No Bystander Help for Murder Victim
In March 1964, Catherine Genovese was killed on her street in a late-night attack as she returned from work in Queens New York.
Although in a city as big as New York, many homicides take place, this was not an ordinary homicide.
For more than half an hour 38 law-abiding, respectable citizens in Queens watched a killer chase and stab a woman in three different attacks on the same street.
Twice the sudden turning on of their bedroom lights and their voices interrupted the killer and scared him off. But each time he returned, sought her out and stabbed her repeatedly.
Not even a single person called the police during the attack. One witness called police after the woman was dead.
Why Wouldn’t Good People Help? A Cold Society?
The investigators and the detectives were shocked and baffled. Why did so many good people fail to act under those circumstances?
Did the observers fear to get involved in the situation? Were they afraid?
It doesn’t seem to be the case. All it takes is a simple anonymous phone call.
Could that be a city-caused apathy? There is a notion that hardships of modern life make us cold.
When you are surrounded by so many people all the time, to prevent them from interfering with you too much, you isolate yourself. You become indifferent.
Was that the real reason why Catherine Genovese didn’t get help?
Although it may seem like this is not really an isolated case. Such cases happen with more frequency than you may realize.
Reasons Why Bystanders Don’t Help….Sometimes
Psychologists think there are two reasons why a bystander is unlikely to help in an emergency situation when there are other bystanders that are present.
Notice that bystanders tend to not help only when there are other bystanders that are present. This phenomenon has to do with a group of people.
Dilution of Personal Responsibility
The first likely reason is that when you witness something in a group setting, your personal responsibility gets diluted. You think that perhaps someone else will call police or emergency. Perhaps someone else has already called.
Everyone thinks someone else will help or has helped and no one helps.
Uncertainty About Situation, Is It Really an Emergency?
The second reason is a little bit tricky. It involves uncertainty about the situation.
In situations when you come across someone laying on the floor, could that be a heart attack victim or just a drunk person sleeping?
When you notice people quarreling, could that be an assault requiring police intervention or just a household spat where intervention is unwelcome.
In such situations of uncertainty, the natural tendency is to look around and look at the actions of others for clues. You try to learn from the actions of other witnesses in determining what to do next about the situation at hand.
What may end up happening is again, everyone in the group is looking at the others for clues and they all may end up making the wrong judgment.
In a research study, a student who pretended to be having an epileptic seizure was helped 85 percent of the time when only one bystander was present but only 31 percent of the time when there were five bystanders present.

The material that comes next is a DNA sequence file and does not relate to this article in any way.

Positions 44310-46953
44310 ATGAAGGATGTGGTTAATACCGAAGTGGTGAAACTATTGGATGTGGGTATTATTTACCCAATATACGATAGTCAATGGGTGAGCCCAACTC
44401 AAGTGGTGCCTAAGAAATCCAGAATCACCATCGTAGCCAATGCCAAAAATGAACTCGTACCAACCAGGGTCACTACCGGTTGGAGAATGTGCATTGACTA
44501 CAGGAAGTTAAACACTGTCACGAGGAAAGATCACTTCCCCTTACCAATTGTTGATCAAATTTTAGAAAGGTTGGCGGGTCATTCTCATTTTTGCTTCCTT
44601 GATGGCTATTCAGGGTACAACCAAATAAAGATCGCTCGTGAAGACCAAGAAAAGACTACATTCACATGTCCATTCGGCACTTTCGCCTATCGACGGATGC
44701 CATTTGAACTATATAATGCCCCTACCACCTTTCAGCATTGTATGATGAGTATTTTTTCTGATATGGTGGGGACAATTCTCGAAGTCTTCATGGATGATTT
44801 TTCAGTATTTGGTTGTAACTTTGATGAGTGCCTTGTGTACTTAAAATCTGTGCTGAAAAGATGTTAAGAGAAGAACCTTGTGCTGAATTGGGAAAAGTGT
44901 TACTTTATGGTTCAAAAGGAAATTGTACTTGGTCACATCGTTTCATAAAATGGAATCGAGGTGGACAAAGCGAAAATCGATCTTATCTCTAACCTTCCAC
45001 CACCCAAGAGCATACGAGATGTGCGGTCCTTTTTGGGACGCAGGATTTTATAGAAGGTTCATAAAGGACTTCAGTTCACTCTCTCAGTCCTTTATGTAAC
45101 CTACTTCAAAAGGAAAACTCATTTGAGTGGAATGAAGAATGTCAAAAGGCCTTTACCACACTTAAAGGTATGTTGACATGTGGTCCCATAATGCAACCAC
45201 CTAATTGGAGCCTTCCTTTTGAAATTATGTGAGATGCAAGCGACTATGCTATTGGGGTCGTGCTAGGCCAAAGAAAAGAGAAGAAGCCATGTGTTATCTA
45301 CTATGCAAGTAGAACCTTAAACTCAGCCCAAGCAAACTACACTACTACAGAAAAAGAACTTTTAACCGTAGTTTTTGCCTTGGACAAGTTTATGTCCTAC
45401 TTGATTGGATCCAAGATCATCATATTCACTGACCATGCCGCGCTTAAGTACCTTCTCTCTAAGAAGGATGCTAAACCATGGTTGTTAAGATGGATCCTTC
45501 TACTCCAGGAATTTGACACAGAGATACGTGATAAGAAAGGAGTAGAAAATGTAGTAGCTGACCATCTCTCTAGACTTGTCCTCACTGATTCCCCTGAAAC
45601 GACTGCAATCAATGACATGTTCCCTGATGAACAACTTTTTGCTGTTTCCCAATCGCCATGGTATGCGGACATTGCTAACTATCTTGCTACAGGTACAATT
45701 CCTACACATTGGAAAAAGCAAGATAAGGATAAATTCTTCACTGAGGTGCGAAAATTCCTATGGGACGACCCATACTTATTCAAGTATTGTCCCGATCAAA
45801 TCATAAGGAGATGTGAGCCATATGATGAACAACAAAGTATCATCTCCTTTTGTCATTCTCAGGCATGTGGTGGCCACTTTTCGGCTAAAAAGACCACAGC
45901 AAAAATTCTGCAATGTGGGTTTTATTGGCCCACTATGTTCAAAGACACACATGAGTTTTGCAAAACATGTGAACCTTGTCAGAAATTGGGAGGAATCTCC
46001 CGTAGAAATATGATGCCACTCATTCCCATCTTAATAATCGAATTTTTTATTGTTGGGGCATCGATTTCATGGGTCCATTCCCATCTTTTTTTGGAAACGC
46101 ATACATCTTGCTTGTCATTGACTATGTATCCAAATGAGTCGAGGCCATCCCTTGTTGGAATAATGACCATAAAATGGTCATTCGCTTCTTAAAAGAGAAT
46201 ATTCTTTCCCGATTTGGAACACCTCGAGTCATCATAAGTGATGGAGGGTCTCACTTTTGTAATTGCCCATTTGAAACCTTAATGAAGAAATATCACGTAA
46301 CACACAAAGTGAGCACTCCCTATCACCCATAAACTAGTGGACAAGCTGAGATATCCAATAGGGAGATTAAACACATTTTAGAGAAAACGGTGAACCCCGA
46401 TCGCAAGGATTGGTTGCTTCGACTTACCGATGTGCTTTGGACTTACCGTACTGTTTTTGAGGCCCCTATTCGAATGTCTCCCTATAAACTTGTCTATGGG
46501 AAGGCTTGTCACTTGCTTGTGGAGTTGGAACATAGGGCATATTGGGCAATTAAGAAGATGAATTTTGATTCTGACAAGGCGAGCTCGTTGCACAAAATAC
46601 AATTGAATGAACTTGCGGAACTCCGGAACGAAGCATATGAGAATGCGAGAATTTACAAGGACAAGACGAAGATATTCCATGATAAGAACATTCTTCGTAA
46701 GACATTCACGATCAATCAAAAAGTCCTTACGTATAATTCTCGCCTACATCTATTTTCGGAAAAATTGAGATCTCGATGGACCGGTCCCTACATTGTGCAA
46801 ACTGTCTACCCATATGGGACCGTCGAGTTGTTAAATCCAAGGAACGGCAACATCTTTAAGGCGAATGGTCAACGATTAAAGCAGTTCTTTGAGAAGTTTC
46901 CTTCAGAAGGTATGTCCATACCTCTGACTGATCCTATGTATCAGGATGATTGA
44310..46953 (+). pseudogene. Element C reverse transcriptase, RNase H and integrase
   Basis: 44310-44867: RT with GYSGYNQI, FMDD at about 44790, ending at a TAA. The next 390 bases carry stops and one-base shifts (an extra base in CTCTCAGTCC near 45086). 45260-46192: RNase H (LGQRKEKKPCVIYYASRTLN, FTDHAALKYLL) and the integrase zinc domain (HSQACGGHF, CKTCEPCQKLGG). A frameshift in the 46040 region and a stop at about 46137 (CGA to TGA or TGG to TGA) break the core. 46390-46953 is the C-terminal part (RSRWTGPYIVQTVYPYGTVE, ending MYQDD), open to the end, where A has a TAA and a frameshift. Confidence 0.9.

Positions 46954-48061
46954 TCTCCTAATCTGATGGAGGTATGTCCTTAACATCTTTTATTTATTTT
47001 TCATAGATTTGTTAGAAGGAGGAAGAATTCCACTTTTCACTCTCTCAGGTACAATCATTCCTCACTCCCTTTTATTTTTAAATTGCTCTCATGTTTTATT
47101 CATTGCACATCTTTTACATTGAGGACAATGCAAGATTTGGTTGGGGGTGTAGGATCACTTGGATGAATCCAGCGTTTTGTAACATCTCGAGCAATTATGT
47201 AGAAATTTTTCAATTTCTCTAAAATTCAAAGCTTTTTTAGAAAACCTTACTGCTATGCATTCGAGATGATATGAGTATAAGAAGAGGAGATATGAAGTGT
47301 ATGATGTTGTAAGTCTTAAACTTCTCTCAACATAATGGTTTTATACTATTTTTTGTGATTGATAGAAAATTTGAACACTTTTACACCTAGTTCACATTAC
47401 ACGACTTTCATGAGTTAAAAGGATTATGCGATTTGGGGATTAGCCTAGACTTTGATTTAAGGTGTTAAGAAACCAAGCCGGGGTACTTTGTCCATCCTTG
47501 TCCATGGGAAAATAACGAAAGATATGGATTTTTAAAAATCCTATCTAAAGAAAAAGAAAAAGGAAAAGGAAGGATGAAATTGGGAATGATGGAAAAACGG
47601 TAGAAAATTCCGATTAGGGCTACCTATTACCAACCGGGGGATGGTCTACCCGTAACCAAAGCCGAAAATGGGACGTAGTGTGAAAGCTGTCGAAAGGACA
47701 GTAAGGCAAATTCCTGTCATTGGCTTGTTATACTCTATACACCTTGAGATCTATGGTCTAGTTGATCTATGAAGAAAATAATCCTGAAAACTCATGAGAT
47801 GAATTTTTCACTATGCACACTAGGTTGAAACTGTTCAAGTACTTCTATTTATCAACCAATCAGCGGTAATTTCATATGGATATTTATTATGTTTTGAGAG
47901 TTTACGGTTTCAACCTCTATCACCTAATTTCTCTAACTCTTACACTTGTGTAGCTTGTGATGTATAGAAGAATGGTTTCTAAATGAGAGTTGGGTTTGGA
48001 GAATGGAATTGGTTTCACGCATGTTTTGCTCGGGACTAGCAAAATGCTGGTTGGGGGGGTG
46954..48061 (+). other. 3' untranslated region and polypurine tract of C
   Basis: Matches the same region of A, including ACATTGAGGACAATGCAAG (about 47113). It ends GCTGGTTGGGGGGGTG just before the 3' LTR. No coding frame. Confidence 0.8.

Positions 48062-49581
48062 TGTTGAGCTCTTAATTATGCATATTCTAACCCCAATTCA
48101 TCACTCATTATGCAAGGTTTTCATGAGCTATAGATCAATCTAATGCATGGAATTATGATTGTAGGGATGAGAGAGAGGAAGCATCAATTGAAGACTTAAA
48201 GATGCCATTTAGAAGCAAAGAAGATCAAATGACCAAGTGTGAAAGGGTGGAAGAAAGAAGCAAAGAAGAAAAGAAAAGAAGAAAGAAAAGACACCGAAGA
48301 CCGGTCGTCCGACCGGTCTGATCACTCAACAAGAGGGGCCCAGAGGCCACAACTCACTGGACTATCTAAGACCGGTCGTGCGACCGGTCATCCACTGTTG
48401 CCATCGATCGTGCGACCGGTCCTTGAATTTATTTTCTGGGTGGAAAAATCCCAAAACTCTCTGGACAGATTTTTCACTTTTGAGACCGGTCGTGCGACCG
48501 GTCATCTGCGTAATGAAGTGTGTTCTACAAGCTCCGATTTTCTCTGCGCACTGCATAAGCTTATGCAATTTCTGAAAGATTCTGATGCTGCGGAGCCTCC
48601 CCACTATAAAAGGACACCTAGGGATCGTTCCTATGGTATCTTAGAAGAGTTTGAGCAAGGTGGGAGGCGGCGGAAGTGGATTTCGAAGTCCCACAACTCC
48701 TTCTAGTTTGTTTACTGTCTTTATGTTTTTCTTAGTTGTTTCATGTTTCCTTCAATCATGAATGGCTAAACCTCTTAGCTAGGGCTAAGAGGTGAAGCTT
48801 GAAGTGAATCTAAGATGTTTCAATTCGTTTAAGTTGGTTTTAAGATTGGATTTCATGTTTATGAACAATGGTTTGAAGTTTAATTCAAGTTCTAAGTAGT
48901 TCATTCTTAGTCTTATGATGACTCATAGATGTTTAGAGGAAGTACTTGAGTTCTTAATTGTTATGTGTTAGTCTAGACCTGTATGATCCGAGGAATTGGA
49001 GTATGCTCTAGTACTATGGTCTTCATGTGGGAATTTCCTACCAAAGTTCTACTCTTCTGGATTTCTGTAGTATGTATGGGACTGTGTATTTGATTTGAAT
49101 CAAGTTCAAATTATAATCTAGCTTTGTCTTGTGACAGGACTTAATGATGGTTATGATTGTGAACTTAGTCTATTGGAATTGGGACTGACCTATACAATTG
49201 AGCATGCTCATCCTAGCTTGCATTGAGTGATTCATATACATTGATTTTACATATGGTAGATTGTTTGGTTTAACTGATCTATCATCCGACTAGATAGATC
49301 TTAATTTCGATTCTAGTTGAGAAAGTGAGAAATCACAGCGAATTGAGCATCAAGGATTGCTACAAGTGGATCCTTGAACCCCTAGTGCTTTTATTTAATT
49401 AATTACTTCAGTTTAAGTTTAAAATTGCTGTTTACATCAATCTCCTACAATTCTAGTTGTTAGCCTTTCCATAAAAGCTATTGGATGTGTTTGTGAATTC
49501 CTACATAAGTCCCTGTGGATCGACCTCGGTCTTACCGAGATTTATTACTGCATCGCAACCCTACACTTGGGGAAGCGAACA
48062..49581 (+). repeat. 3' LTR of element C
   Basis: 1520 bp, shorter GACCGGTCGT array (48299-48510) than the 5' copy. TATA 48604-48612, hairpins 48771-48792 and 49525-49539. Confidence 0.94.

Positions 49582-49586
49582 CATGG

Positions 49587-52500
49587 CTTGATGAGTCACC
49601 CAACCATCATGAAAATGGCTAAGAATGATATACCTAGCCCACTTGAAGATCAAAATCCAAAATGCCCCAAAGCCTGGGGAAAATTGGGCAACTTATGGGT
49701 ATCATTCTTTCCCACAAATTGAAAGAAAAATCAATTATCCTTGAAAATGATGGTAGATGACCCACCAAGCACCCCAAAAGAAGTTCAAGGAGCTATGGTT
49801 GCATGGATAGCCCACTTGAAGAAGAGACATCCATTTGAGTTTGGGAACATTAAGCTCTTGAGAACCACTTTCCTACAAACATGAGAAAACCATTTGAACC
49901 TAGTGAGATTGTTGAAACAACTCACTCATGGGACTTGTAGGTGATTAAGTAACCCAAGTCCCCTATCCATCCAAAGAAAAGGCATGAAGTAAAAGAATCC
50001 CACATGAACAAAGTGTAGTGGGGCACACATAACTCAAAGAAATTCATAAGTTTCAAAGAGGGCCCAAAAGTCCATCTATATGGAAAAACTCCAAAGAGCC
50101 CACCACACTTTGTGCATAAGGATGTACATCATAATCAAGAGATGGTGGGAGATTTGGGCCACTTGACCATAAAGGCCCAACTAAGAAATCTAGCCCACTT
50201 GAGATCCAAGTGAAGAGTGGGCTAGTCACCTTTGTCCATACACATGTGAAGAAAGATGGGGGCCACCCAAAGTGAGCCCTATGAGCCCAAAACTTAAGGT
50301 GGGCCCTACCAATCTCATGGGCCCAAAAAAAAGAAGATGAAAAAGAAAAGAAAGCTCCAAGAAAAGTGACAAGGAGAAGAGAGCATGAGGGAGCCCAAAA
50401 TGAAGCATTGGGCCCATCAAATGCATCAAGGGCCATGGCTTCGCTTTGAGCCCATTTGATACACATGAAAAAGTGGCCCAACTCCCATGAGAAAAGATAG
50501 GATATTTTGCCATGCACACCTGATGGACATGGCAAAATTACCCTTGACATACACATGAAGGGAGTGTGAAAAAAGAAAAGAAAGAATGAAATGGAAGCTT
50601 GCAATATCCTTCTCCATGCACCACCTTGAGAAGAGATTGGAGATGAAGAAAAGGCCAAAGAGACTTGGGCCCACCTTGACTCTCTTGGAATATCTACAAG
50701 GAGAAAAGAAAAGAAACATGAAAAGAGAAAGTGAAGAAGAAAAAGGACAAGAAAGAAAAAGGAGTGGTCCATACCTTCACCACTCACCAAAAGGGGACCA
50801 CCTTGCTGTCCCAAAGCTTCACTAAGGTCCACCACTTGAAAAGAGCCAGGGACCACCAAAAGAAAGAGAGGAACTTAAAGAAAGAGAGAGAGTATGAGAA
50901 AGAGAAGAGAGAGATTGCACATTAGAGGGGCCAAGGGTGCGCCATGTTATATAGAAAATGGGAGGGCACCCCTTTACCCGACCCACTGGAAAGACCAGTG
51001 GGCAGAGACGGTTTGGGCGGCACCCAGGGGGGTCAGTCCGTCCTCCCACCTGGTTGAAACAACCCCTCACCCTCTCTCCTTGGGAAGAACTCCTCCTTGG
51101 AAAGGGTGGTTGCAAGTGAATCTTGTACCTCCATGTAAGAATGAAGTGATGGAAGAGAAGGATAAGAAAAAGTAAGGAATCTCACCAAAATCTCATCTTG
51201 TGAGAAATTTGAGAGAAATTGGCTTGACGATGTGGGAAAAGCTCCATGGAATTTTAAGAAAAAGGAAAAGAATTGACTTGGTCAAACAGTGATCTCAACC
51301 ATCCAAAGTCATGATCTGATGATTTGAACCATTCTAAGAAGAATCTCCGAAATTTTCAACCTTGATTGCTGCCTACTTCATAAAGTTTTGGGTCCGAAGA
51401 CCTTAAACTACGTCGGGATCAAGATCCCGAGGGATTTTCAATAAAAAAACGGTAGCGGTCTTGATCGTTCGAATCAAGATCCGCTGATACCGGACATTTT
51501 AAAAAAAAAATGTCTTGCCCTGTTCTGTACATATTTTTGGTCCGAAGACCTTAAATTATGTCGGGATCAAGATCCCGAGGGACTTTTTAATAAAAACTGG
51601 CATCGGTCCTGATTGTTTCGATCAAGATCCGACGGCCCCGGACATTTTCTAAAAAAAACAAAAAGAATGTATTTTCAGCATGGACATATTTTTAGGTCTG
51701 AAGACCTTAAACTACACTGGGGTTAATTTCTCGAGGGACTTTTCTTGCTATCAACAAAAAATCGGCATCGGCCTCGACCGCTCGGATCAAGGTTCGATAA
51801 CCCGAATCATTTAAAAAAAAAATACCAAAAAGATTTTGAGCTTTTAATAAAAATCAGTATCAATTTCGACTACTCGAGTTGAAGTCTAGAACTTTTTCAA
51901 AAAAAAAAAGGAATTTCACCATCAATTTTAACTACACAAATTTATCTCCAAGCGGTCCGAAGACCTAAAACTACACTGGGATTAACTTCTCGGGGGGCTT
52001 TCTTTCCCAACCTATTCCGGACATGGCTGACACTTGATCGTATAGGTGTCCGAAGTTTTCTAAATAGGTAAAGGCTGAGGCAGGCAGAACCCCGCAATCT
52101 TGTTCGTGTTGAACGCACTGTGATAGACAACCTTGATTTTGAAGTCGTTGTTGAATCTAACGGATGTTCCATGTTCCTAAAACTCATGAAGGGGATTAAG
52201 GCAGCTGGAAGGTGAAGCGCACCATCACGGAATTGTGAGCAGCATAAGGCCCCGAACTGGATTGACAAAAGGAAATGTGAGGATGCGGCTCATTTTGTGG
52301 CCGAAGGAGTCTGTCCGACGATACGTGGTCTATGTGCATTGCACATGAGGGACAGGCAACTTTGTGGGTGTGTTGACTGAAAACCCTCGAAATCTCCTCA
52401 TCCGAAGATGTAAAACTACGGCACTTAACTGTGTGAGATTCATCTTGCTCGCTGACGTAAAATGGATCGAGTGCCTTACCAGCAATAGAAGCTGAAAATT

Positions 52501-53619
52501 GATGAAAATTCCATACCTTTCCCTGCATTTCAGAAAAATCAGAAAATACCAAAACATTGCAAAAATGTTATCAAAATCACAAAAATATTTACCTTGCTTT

The point is that there are many layers to human psychology. There are multiple invisible forces that dictate your behavior at any given instance.
At times, your behavior may appear very irrational on the surface.
More importantly, how would you prevent yourself to be a victim who doesn’t get help if you ever found yourself in such a situation?
Given the insight we have in possible reasons why bystanders may not help, you can try to address the core problems.
There are two problems here. One is that of dilution of responsibility. Everyone thinks others may have already done something about the situation and no one does anything.
One is that of dilution of responsibility. Everyone thinks others may have already done something about the situation and no one does anything.
The second problem is that of the uncertainty. The group of bystanders can be uncertain whether it is really an emergency situation or not.
How to Save Yourself In an Emergency
Following is what you can specifically do to address both of the above-mentioned problems.
- Isolate one individual from the group/crowd of bystanders.
- Stare at the person.
- While staring, point directly at the person and nobody else, removing all doubts about who you are pointing to.
- While pointing at the person, speak to the person.
- Be very specific about what you say to the person.
- For example, “Hey you sir, in the red jacket, I need help. Call ambulance.” Or whatever is appropriate for the situation. But be very specific.
How Not to Be an Apathetic Bystander
Here is where awareness can help. The real problem is that you easily become subject to unconscious urges.
From the point of view of awareness, it can trump the unconscious behavior of becoming paralyzed under uncertain circumstances and seeking social proof.
When you find yourself in a group of bystanders and uncertain about the emergency, you don’t make assumptions. You don’t look at others, you go and take action.
You go and find out whether the person laying on the ground is just a drunk sleeping or a person having a stroke or heart attack. You give the person the benefit of a doubt.